The BDI Test Explained

We perform a cognitive screening test based on quantitative electroencephalography (EEG), which is used to detect brain-wave slowing (i.e., the shift of spectral power from higher to lower EEG frequencies [1,2,3]). Brain-wave slowing may be associated with cortical neurodegenerative changes [4,5,6] and can thus be used as a screening tool for early dementia detection [7,8,9].

We measure brain-wave slowing with the BrainTrip Dementia Index (BDI)* test [10]. During the BDI test, 4 minutes of resting state EEG with eyes open and 4 minutes with eyes closed is recorded. The EEG data is then algorithmically pre-processed and used to measure brain-wave slowing. The result of the BDI test is an estimate of brain-wave slowing, which is presented on a scale between 0 and 100 points.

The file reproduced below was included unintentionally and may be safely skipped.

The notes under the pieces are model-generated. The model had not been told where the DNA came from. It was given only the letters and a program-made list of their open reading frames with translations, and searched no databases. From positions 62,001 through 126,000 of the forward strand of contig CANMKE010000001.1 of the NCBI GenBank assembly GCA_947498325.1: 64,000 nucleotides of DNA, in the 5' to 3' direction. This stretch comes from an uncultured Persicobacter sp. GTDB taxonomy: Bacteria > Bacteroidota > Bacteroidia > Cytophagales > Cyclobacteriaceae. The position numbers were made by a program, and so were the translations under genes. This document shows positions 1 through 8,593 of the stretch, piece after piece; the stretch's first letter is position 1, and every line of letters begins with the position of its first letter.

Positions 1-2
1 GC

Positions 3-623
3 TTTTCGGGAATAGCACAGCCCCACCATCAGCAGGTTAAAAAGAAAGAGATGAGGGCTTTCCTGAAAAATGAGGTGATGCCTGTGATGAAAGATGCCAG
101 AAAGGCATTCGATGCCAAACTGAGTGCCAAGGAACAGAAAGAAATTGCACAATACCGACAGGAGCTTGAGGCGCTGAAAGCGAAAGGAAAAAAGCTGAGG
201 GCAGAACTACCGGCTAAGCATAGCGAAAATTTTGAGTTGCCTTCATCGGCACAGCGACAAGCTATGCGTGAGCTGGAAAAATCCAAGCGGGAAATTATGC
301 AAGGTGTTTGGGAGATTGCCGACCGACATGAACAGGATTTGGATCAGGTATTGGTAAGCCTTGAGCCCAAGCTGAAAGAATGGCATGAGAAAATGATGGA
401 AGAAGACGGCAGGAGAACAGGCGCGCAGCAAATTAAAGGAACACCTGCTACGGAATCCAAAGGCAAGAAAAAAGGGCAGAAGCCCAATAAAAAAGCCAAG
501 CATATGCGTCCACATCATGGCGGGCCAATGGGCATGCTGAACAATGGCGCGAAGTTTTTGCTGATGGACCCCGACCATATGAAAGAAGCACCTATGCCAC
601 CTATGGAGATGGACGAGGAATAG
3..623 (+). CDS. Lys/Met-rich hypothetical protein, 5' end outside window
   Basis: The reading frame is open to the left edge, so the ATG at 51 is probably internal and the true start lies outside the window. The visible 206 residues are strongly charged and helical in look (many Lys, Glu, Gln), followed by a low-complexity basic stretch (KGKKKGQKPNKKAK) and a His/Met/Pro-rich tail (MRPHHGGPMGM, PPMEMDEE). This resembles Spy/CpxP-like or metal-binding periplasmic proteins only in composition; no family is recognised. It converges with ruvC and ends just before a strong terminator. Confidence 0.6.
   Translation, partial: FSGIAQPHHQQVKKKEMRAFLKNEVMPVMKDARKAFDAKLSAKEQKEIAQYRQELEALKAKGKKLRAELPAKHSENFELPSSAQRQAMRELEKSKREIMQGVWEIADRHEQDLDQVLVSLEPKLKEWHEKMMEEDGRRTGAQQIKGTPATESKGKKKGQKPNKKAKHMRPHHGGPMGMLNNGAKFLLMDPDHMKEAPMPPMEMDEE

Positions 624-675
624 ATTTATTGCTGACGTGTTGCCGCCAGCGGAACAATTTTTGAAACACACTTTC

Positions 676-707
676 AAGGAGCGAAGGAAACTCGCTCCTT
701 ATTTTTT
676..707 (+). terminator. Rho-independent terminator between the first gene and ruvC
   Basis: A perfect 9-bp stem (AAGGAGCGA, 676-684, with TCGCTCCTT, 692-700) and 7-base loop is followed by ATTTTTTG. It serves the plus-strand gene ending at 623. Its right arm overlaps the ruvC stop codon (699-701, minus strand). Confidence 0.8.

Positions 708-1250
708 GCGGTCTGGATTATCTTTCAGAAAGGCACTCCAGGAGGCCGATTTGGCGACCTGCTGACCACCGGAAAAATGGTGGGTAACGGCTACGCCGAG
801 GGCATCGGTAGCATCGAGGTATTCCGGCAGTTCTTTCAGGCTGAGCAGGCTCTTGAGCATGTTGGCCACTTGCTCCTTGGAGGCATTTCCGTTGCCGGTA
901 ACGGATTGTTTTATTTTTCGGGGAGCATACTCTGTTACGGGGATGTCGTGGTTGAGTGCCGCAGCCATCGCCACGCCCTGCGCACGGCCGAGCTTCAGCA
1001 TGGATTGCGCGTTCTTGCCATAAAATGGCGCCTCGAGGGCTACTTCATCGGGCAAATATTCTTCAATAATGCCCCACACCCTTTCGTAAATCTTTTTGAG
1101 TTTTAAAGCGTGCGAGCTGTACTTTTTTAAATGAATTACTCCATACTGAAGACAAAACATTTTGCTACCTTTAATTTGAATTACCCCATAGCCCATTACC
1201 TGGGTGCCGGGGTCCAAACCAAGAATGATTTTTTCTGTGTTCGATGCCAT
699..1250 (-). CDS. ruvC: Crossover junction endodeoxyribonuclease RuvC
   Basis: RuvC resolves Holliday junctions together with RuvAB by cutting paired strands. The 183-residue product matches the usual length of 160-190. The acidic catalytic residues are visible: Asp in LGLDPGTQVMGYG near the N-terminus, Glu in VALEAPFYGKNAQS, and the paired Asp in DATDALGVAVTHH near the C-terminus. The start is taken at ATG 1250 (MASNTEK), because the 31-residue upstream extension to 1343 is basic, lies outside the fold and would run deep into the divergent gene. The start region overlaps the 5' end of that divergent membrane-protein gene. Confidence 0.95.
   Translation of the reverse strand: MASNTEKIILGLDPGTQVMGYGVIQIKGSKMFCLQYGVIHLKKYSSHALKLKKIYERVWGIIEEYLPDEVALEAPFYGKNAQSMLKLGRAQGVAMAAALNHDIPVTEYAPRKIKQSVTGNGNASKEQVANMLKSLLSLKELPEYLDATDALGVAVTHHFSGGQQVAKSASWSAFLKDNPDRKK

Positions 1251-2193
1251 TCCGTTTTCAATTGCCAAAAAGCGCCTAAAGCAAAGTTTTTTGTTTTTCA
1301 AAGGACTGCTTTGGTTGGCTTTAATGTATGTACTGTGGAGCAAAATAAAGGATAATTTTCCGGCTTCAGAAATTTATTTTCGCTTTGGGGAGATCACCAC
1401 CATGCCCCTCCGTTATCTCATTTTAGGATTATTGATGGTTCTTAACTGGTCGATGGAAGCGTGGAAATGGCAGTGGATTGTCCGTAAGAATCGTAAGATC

BDI values between 60 and 100 points indicate that EEG frequencies are within the normal or reference range. BDI values between 40-60 points are intermediate and indicate only a mild slowing of EEG waves. BDI values between 0-40 points indicate a noticeable slowing of EEG waves, which suggests the probable presence of cortical changes potentially related to cognitive decline or dementia. At the cut-off score of 50 points, the BDI test has 94% specificity and 77% sensitivity for detecting cognitive decline or dementia.

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* BDI testing is a cognitive screening tool and cannot, by itself, confirm or exclude the presence of dementia. BDI test results must always be interpreted in the context of the subject’s overall health status in consultation with a medical doctor, clinical psychologist, or another specialist trained to evaluate human cognitive processes.